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Review
. 2017 Dec;24(12):T297-T310.
doi: 10.1530/ERC-17-0145. Epub 2017 Aug 16.

Androgen Deprivation and Immunotherapy for the Treatment of Prostate Cancer

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Free PMC article
Review

Androgen Deprivation and Immunotherapy for the Treatment of Prostate Cancer

Melissa Gamat et al. Endocr Relat Cancer. .
Free PMC article

Abstract

Prostate cancer is the most common newly diagnosed malignancy in men, and the second most common cause of cancer-related death in the United States. The primary treatment for recurrent prostate cancer is androgen deprivation, and this therapy is typically continued lifelong for patients with metastatic prostate cancer. Androgens and androgen deprivation have profound effects on the immune system, a finding that has become more appreciated in an era where immune-based treatments for cancer are being increasingly explored. Preclinical studies suggest that androgen deprivation could potentially positively or negatively affect the use of approved immunotherapies, or those that are being developed for the treatment of prostate cancer. In this review, we provide a brief overview of the different types of androgen deprivation treatments used in the management of prostate cancer, discuss their effects on prostate tumors and the immune system and how they are being explored in combination with immunotherapy. Finally, we address some of the critical questions in the field that must be answered to identify the best approaches to combine androgen deprivation with immunotherapy for the treatment of prostate cancer.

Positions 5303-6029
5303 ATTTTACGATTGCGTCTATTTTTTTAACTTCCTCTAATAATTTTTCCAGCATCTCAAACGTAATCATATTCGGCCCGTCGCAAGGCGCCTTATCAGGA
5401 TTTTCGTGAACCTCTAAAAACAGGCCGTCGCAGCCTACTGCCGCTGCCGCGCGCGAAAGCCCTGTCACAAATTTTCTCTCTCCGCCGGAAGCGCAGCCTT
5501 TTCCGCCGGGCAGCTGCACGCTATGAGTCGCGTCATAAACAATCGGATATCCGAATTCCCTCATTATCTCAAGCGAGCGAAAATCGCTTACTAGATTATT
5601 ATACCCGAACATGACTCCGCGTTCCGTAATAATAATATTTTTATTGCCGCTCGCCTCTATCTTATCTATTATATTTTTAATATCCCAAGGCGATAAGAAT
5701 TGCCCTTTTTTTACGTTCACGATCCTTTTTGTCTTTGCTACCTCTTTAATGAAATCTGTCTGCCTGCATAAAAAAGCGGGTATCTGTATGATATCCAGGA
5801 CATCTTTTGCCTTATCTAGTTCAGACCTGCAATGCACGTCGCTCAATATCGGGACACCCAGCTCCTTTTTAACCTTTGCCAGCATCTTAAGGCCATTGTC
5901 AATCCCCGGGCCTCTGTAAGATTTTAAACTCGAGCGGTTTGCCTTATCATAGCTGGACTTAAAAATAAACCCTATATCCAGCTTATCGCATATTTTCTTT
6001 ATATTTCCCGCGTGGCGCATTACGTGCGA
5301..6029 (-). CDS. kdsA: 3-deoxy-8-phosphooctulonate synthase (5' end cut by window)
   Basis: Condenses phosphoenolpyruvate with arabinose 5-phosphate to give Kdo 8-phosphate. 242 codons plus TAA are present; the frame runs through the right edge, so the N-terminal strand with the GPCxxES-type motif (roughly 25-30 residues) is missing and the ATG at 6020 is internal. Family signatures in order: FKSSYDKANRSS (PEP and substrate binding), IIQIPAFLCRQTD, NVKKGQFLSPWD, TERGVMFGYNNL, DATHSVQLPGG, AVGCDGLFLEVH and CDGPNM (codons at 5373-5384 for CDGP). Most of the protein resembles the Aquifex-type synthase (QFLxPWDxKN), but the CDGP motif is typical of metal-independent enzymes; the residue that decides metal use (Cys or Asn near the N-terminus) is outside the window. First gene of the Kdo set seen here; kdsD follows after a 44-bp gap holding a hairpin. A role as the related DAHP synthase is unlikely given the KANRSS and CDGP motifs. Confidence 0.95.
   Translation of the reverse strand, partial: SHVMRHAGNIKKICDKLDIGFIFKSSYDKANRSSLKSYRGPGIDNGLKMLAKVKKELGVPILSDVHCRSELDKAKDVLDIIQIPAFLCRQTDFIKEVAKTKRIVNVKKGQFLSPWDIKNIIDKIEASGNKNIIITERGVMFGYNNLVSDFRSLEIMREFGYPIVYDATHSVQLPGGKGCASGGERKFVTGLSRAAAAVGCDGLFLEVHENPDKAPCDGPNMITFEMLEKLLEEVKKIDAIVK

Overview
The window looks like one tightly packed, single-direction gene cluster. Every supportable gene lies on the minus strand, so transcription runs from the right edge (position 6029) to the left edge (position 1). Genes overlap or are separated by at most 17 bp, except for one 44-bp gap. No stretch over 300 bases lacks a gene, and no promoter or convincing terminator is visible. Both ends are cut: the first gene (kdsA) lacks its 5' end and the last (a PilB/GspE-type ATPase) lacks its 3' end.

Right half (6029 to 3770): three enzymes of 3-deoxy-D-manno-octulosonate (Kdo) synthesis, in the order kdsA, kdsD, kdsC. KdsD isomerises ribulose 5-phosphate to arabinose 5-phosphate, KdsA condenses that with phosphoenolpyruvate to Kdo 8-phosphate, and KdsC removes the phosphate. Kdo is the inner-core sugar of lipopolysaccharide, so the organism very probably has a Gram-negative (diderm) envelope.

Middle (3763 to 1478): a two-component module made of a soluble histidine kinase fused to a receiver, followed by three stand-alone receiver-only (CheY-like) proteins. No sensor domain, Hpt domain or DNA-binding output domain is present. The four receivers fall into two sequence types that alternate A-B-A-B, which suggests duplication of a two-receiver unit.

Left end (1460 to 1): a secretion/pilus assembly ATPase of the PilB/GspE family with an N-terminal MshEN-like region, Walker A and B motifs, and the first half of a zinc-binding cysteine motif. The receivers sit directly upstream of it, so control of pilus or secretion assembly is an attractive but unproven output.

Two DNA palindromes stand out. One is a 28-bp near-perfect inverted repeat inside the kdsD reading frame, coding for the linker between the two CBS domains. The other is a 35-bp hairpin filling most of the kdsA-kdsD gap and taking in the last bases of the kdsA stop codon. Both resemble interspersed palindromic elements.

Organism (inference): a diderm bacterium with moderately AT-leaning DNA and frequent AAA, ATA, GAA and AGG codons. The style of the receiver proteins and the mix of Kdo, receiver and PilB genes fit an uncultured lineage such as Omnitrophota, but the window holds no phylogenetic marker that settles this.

Keywords: androgen deprivation; immunotherapy; prostate cancer; vaccine.

Conflict of interest statement

Conflicts of Interest: DGM has ownership interest, has received research support, and serves as consultant to Madison Vaccines, Inc. MG has no relevant potential conflicts of interest.

Figures

Figure 1
Figure 1
Sex steroids have effects on both the prostate and the thymus. Androgens such as testosterone and DHT induces a decrease in thymus weight and an increase in prostate weight. Conversely, androgen deprivation causes an increase in thymus weight and a decrease in prostate weight. Androgens also affect T cells, with testosterone causing an increase in immunosuppressive Tregs and IL-10 production and DHT causing a decrease in IFNγ-secretion by T cells. In addition, estrogen causes an increase in Tregs and increased β2-macroglobulin expression and MHC molecules. Androgen deprivation causes an increase in naïve T cell numbers, increase in antigen-specific T cells and increased IFNγ production as well as causing T-cell infiltration into the prostate.

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